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Are there no local players in the software industry? Because I know that most of you are primarily operating in the UK. Is the software industry not for you? To answer that question, we need to take look at the business model again and we need to look at these two building blocks: The channels and the customer relationships. The channel is responsible for finding new customers, nurture the relationship, mature the relationship, activate the need for your product, developed the business opportunity, and win the deal. The customer relationship building block is responsible for making the customer happy, making him stay with you and expand the customer relationship How do we do that in the software industry? I have a few examples that I will share with you showing how we do that.

Basecamp This is Basecamp. They provide a web-based project collaboration and communication management platform for small and medium-sized projects You don't put a man on the moon with Basecamp and you don't dig a tunnel under the channel with Basecamp, but I'm sure that both NASA and the organization behind the channel will use Basecamp. They started in 2004 and today they have two million customers spread around the globe. Their solution is available in languages including Russian, French, Chinese, German all the main languages. How do you become a customer Basecamp? Well, you hear about them or you go to their website. They don't do any outbound marketing or sales at all. You either hear about them or you find them. You go to their website; you sign up for a 30-day free trial. If you like it you convert to a paying customer. If you don't like it anymore, you download all your data and you unsubscribe. Making a commitment for Basecamp is a very small commitment, so there's not a very big risk associated with it. What does it take to run a company like Basecamp? It takes 50 people. Five of them are located in the one office that Basecamp has and that's in downtown Chicago. The rest are spread all over the globe. Not that Basecamp has operations all over the world. These people are working out of their homes serving customers across the globe. Now Basecamp could run their business from the moon if only the internet connection was strong enough - maybe that's something you could fix?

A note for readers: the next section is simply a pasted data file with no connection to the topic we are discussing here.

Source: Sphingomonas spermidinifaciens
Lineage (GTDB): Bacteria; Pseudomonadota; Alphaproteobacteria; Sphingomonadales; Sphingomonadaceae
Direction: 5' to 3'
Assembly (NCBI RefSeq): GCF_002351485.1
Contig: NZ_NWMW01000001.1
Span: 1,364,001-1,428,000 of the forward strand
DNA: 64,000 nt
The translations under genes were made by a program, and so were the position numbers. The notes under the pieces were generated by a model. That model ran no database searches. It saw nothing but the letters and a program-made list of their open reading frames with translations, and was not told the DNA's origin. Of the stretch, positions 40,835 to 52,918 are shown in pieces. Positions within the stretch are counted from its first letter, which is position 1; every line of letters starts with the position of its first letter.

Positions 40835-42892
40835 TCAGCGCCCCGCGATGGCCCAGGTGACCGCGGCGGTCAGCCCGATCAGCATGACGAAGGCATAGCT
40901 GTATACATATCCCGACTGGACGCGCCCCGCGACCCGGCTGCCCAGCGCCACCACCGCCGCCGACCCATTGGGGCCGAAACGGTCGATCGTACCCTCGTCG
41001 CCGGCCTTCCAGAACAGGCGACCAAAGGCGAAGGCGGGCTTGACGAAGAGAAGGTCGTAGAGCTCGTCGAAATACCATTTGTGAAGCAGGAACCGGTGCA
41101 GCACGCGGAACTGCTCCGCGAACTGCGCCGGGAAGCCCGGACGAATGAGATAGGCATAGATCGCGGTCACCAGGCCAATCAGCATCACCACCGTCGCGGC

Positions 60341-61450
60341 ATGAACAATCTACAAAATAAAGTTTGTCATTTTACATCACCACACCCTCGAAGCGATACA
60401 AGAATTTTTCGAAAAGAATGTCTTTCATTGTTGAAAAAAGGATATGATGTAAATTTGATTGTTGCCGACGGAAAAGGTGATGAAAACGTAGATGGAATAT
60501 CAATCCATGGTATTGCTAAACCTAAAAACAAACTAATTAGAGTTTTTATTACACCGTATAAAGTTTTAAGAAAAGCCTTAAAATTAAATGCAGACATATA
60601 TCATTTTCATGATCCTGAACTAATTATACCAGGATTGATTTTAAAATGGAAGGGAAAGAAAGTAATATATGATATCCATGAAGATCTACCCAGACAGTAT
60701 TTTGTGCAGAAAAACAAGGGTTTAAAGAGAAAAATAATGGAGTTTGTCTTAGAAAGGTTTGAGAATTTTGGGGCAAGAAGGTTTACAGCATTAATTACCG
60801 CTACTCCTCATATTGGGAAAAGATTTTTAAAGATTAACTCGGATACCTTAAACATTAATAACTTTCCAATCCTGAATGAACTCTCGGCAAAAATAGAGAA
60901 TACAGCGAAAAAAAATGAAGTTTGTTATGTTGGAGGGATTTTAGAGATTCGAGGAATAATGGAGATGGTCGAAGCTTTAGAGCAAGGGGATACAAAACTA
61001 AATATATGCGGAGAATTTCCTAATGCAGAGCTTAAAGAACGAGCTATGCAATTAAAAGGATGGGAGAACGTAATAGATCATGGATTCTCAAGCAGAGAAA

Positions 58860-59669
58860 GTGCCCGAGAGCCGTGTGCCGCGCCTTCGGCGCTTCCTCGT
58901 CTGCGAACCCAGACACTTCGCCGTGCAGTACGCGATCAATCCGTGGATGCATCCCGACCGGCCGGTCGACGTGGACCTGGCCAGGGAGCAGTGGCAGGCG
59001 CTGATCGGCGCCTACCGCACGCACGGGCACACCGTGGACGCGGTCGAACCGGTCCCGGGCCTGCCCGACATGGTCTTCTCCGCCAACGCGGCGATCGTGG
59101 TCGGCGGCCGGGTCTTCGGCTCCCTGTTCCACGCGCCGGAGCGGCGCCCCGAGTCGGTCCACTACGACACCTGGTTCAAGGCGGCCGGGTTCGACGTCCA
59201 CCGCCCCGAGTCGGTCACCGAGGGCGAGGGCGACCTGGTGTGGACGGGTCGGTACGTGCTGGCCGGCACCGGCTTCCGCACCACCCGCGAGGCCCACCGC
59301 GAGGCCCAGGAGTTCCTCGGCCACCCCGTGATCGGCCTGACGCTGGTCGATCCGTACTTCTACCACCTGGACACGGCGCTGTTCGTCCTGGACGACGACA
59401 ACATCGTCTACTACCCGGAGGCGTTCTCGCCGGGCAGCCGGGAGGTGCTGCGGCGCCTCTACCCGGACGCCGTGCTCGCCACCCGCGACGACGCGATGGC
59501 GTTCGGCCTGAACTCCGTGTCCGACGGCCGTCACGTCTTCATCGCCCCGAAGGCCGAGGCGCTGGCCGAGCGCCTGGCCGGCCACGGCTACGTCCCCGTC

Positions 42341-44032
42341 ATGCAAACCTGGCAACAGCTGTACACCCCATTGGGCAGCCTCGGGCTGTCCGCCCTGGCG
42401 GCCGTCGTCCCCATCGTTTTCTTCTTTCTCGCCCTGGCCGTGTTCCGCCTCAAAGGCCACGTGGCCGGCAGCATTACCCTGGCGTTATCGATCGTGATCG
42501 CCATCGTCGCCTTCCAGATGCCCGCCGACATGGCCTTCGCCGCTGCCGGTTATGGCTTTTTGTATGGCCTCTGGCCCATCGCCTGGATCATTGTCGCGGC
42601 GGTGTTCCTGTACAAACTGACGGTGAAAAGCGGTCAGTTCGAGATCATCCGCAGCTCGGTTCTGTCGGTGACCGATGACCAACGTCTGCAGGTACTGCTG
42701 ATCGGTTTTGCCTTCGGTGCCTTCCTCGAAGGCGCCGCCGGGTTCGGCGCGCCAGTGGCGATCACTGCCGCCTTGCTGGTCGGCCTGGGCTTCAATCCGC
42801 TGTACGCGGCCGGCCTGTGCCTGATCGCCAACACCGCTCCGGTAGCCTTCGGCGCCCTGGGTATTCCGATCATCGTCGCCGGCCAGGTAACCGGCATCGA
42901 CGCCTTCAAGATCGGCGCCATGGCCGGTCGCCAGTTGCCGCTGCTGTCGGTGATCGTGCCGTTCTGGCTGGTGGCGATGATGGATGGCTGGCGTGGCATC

SimCorp This is SimCorp. They provide software for the financial management industry so if you're running a pension fund with a lot of money you go to people like SimCorp. They started out with this business in 1995 and today they have 170+ customers around the world. To manage those 170+ customers they have 1.250 people on the payroll. Why do they need all these people? They need all these people because there are not a lot of deals open at any time, and the deals that are open anytime are very big. The customers take an awful long time to make up their mind about who they want to do business with. The sales cycles are very long; the sales process is very expensive and you need to stay close to those opportunities to win them.

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Also, if SimCorp wants to move into a new country they need to invest in localizing the software. There is a very big need for proximity to the customer and you need more than just one customer in a geography to justify the investment in localization so you need to massively invest in building a presence.